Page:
In 1989, the Berlin Wall fell, signalling the end of the Soviet Empire. At least that's how it was reported. Like a football game, victory should never be openly declared until time has expired. But by the time The Wall fell, the West, led by America had already taken a knee to run out the clock. In truth, the end of the Soviet Empire was assured early in Ronald Reagan's second term. When President Reagan introduced his Strategic Defense Initiative (SDI) program, the Soviets had their collectivist legs knocked out from under them. They had used up all their resources in defending the body blows Reagan's defense buildup had caused and were in no shape to withstand this new futuristic StarWars weapons system with its space-based Lasers. StarWars' offensive potential (in the Soviets' minds) was a knock-out blow.
A similar knock-out blow may have been delivered against Anthropogenic Global Warming (AGW) recently. But it may be years before most will learn anything of it. In 1996, two Danish scientists hypothesized that the sun and cosmic rays promote the formation of cloud formation at the molecular level. If true, it would show that changes in cloud formation (and thus climate temperatures) were directly correlated to changes in the the amount of cosmic rays entering the atmosphere, which is controlled by the sun's magnetic field.
The day after presenting their hypothesis at a scientific conference in Britain, the chairman of the Intergovernmental Panel on Climate Change (IPCC), denounced their theory and sought to discredit them. An attendee from the conference, spoke of their theory in a lecture at CERN (European Organization for Nuclear Research) one of the world’s largest centres for scientific research involving 60 countries and 8,000 scientists at more than 600 universities and national laboratories. CERN is the organization that invented the World Wide Web, that built the multi-billion dollar Large Hadron Collider, and that has now built a clean stainless steel chamber that precisely recreated the Earth’s atmosphere.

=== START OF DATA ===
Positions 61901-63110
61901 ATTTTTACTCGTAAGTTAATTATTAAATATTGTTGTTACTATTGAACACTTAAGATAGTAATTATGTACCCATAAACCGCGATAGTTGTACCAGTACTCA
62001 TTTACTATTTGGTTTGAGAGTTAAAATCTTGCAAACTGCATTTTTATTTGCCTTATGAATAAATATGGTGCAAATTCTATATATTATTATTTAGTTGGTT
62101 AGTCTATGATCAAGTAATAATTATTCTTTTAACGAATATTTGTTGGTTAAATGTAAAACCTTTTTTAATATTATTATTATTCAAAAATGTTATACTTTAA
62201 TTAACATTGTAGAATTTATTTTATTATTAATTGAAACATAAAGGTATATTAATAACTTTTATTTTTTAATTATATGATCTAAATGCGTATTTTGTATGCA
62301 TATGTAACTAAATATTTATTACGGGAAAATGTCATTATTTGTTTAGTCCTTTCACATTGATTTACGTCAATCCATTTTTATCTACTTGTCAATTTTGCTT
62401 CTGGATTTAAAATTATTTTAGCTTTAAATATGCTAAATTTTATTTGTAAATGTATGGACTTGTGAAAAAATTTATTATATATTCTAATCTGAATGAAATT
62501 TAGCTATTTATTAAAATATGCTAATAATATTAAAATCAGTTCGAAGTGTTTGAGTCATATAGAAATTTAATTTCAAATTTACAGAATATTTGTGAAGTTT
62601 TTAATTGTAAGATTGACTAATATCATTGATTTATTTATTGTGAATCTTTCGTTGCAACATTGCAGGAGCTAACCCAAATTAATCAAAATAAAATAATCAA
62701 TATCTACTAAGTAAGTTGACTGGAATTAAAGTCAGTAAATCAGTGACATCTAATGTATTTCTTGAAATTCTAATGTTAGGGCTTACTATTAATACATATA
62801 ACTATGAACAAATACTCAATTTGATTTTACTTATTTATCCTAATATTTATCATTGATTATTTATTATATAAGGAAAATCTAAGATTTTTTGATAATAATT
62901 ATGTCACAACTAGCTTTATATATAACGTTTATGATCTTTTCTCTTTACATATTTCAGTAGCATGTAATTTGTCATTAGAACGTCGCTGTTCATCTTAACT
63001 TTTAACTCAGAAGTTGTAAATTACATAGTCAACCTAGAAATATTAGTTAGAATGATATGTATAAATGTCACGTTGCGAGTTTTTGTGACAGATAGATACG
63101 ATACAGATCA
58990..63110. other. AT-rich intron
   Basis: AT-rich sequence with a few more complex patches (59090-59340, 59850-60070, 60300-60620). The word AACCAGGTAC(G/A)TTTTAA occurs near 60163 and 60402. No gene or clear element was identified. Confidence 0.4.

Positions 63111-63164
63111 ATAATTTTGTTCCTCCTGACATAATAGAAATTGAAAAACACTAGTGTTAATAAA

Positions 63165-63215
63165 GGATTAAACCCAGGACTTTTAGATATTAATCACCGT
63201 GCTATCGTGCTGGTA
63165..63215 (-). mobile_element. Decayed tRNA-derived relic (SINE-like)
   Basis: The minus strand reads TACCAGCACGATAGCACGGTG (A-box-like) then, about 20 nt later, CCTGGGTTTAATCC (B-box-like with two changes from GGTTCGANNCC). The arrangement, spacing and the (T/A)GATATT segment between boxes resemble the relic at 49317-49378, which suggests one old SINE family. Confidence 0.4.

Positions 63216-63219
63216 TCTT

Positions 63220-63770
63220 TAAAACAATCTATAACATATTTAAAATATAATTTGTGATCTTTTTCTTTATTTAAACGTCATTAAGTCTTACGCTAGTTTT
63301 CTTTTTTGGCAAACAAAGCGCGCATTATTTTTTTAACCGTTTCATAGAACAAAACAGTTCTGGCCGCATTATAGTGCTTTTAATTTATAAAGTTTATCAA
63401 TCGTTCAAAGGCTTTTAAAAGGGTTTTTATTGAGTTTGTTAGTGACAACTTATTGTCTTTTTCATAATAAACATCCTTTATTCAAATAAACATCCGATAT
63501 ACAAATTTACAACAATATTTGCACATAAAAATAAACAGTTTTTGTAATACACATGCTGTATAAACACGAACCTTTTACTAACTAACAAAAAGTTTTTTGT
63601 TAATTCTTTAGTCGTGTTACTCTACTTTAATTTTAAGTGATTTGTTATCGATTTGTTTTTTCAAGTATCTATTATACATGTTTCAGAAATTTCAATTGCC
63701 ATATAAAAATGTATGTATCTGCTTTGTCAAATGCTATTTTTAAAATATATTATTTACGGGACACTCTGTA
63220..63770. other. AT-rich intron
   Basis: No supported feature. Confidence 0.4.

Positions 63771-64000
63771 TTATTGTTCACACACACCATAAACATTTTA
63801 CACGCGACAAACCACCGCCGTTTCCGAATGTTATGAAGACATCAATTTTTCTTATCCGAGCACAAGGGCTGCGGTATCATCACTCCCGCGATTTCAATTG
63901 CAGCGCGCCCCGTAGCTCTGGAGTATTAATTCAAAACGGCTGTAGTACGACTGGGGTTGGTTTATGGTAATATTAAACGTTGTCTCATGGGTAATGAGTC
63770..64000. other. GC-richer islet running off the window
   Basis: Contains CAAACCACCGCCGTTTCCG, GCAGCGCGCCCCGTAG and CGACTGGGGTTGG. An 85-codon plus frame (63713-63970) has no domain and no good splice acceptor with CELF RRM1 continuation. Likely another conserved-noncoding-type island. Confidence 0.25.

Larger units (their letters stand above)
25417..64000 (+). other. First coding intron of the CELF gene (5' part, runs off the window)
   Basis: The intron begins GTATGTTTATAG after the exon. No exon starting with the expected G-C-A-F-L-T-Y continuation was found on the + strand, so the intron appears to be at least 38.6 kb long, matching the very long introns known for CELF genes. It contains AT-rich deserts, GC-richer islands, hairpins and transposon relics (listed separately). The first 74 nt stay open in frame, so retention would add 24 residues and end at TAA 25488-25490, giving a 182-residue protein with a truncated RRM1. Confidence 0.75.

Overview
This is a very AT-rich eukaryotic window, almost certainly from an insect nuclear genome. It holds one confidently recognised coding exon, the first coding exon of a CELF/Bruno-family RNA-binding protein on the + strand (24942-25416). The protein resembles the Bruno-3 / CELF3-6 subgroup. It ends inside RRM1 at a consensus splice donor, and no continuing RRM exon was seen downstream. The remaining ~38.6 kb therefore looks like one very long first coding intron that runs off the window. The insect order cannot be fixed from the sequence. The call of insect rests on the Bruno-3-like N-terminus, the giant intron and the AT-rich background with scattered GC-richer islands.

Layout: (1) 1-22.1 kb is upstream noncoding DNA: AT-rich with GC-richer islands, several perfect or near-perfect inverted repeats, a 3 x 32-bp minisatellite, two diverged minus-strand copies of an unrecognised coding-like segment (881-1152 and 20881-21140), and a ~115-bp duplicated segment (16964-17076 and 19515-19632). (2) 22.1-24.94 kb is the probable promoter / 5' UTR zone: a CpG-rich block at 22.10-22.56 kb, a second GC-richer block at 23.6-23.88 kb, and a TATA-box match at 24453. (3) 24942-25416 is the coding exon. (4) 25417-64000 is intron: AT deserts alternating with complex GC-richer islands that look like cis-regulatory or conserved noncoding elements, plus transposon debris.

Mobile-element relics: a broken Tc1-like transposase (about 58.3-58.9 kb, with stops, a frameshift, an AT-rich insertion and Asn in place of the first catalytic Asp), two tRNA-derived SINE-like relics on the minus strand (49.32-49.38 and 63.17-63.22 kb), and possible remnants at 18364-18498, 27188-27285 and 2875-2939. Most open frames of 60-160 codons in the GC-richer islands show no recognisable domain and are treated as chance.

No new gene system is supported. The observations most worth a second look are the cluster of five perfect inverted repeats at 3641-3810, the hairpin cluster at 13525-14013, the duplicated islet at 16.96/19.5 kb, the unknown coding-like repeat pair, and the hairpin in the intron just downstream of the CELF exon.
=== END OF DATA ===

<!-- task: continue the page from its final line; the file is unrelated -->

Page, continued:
A CERN scientist, Jasper Kirby, saw the importance of the theory and developed an experiment that would create a cloud chamber. In 1998, Kirby told the scientific press, "The theory will probably be able to account for somewhere between a half and the whole of the increase in the Earth’s temperature that we have seen in the last century.” Some in the scientific community were put off by the thought that such an experiment would take place and pressured CERN to withdraw support for Kirby. It took nearly a decade to be able to move forward with the project and several years to build it.
The research was published with little fanfare this week in the prestigious journal Nature. In Kirby's cloud chamber, 63 CERN scientists from 17 European and American institutes have done what global warming doomsayers said could never be done — demonstrate that cosmic rays promote the formation of molecules that in Earth’s atmosphere can grow and seed clouds, the cloudier and thus cooler it will be. Because the sun’s magnetic field controls how many cosmic rays reach Earth’s atmosphere (the stronger the sun’s magnetic field, the more it shields Earth from incoming cosmic rays), it follows that the sun has a large controlling effect on the Earth's temperature apart from its natural radiant effect.
This data will be very unpopular with those scientists whose livelihood relies on AGW for funding. Many of these same scientists have decried the unscientific masses who deny the existence of AGW today. Will they now step up and accept the science? Or was their stance not really about science in the first place?
This is hard science with data originating at one of the premier scientific institutions on earth. Of course it's too early to declare victory for common sense and good science. But several year from now, we will see that while the IPCC began to unravel under it's own doctored science in 2010, it was when Kirby's research was released in August 2011 that the clock began to run out on the AGW scaremongers.
How odd is it that Reagan's threat of rays from space ended the Soviet threat, while cosmic rays from deep space may be the end of AGW? Who knew science had such a wonderful sense of irony?